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    Carl thanks for the reply! Also, I was just assuming all the black floaties in the watery fuel I was draining was algae. I'll certainly take your advice for future use, but this time around, being that the boat is still at the boatyard out on an island and difficult to get to, I elected to go the "call the boatyard" route. I've been pleased with their responsiveness and have no doubt they'll do it properly. I'm just worried, as Ebb mentioned above, what the final invoice will look like...
    Last edited by mbd; 05-25-2010 at 10:22 AM.
    Mike
    Totoro (Sea Sprite 23 #626)

  8. #293
    Join Date
    Jul 2007
    Location
    South Portland, Maine
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    16
    Sorry to hear of the troubles Mike. I'll be putting in around June 9 and bringing her over to the mooring that weekend. Ed

  9. #294
    Join Date
    May 2008
    Location
    Excelsior, Minnesota
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    323
    Mike,
    Sorry for your troubles.
    This is a common problem, the internal tanks are usually way too big and you can never burn through a tank in a year. the fuel gets treated in the fall, a gallon or two are added in the spring, on and on. pretty soon the mean average age of the fuel in the tank is five years.
    What I like to do is ditch the inboard tank completely and add a 3 gallon outboard tank complete with squeeze bulb. you do need to add a fuel return line by installing a brass barbed fitting from the hardware store or better yet another fuel quick disconnect. The squeeze bulb helps with bleeding the engine after filter changes etc. With this tank you can take it home with you to fill it, easily inspect the fuel and ditch any remaining fuel at the end of the year. The whole set up will run ya about $75.00. On a long voyage, just bring more tanks.
    Mike
    C227

  10. #295
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    Jan 2004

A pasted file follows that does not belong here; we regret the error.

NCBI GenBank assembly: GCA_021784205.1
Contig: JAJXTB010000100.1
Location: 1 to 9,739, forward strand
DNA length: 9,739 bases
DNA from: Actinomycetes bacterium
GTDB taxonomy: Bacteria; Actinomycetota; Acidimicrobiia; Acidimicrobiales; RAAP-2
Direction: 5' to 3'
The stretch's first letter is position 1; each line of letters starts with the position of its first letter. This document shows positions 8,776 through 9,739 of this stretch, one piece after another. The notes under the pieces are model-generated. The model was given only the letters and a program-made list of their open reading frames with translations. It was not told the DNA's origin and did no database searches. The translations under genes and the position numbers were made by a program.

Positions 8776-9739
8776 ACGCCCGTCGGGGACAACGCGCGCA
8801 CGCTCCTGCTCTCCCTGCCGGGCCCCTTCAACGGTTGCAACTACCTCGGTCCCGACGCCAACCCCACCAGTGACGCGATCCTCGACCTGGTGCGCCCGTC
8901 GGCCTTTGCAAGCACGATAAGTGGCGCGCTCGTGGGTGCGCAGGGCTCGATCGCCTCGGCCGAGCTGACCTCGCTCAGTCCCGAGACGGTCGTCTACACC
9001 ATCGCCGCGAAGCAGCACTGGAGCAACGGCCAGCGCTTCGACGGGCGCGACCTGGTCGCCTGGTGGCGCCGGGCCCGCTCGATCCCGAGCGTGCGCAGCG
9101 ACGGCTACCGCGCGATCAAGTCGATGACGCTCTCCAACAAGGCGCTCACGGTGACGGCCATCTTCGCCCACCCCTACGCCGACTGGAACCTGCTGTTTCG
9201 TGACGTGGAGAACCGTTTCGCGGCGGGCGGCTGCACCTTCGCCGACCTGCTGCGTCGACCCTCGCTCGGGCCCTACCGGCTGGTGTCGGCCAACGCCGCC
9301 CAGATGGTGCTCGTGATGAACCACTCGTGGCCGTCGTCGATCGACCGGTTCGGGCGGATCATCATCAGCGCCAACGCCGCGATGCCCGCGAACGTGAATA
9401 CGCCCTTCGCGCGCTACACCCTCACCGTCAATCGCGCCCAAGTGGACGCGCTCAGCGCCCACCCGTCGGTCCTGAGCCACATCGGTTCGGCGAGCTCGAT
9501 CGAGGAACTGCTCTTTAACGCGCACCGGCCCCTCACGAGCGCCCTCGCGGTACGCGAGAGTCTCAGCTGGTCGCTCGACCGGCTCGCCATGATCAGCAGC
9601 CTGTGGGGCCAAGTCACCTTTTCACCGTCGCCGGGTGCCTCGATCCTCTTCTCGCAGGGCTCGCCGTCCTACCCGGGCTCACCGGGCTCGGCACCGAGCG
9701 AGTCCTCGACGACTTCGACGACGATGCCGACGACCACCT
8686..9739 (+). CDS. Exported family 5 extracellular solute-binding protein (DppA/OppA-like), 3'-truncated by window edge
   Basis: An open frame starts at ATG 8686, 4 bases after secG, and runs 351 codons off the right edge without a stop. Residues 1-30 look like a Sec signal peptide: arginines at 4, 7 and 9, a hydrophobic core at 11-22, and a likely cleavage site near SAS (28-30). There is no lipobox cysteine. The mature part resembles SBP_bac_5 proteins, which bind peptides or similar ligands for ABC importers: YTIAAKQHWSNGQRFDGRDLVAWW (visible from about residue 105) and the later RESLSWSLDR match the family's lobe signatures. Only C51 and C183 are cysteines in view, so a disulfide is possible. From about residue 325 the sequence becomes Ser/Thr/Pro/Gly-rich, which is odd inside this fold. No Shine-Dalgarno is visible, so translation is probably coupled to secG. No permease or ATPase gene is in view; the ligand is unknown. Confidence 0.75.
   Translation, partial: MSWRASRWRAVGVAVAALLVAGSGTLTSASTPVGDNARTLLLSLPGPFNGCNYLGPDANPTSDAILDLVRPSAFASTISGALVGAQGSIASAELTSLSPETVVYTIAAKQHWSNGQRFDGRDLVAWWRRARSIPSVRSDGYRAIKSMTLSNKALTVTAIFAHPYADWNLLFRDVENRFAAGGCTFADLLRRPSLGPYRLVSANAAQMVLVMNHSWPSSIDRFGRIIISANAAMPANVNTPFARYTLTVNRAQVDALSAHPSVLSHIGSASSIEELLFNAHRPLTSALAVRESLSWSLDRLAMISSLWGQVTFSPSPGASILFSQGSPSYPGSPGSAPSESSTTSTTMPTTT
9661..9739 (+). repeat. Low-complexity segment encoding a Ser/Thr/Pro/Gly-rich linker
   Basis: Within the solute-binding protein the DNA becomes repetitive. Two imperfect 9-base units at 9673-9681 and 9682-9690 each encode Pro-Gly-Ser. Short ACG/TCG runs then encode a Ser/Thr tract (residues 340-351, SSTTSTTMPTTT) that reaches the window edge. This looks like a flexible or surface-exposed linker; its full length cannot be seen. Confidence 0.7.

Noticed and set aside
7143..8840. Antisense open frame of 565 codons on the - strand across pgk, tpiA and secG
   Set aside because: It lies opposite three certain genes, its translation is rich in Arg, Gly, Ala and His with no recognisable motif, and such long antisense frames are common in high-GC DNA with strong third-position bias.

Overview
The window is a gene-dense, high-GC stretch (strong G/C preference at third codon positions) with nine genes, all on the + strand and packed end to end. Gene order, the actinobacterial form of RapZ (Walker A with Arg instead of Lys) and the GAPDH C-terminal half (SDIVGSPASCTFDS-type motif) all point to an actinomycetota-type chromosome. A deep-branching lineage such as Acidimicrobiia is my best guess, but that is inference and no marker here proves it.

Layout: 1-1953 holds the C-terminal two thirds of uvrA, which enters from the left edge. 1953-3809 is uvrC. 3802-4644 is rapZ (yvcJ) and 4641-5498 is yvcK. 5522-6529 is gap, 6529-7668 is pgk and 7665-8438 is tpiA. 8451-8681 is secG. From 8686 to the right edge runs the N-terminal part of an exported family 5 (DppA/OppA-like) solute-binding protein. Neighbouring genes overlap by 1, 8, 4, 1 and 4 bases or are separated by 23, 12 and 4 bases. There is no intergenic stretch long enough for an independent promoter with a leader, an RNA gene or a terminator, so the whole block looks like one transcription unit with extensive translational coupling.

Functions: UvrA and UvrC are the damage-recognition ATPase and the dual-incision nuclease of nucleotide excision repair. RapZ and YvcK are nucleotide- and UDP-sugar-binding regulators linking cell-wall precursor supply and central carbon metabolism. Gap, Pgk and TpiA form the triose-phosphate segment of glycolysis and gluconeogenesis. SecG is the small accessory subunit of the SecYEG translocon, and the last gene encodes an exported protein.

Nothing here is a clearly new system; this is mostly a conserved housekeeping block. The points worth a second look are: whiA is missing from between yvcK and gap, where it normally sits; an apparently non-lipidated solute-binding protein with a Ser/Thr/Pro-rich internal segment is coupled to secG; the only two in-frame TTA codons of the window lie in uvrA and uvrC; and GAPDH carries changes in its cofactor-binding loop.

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    Carl, that is a fantastic idea! I've been intending to do the squeeze bulb thing, but had never heard/thought of the portable tank. It'd help with my trim issues too. Very clever. Thanks!

    Ed - hope to see you out there soon!
    Mike
    Totoro (Sea Sprite 23 #626)

  11. #296
    Join Date
    Jan 2004
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    Scarborough, Maine
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    Today I'm on the fence with the portable tank idea. It certainly has some merits, but so does a well cared for (eh hem!) permanent installation...
    Last edited by mbd; 06-01-2010 at 06:56 PM. Reason: edit for continuity after other messages moved
    Mike
    Totoro (Sea Sprite 23 #626)

  12. #297
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    Jan 2004
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    Scarborough, Maine
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    Launch Day - Take 2

    Saturday the 29th looked like good weather to bring her home. The weather report said 10 MPH winds from the South in the afternoon, and the boatyard cleaned the fuel system and pronounced Sea Glass 'ready'.
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    Mike
    Totoro (Sea Sprite 23 #626)

  13. #298
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    Jan 2004
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    Scarborough, Maine
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    ...but the winds didn't materialize and as soon as I put the motor into gear and gave it throttle I started belching a black cloud of exhaust and trailing soot in the water. But the fuel was quite clean. The boatyard had just closed, so I made the decision to just get her to my mooring already where she was closer. Halfway home, the engine finally just quit. But the wind did pick up enough to have a nice quiet sail home where I tucked her in for the day.

    It is high time for some TLC and proper care and feeding of the Yanmar anyway, which I'll deal with this season. Fortunately, I don't really need an engine where I'm located.

    I was glad to have her close by and back home, and was rewarded Monday with a very nice and breezy sail out and around one of the islands.
    Last edited by mbd; 06-01-2010 at 07:19 PM.
    Mike
    Totoro (Sea Sprite 23 #626)

  14. #299
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    Jan 2004
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    Scarborough, Maine
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    Sea Glass at her mooring...
    Attached Images    
    Mike
    Totoro (Sea Sprite 23 #626)

  15. #300
    Join Date
    Mar 2010
    Location
    Orinda, CA
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    31
    Mike,

    That looks like one of the Ariel's big sister ship Triton that you are moored next too. Do you know the owner or the hull number?

    BTW, beautiful pictures!

    Ray
    Triton 106 "Blossom"
    Alameda, California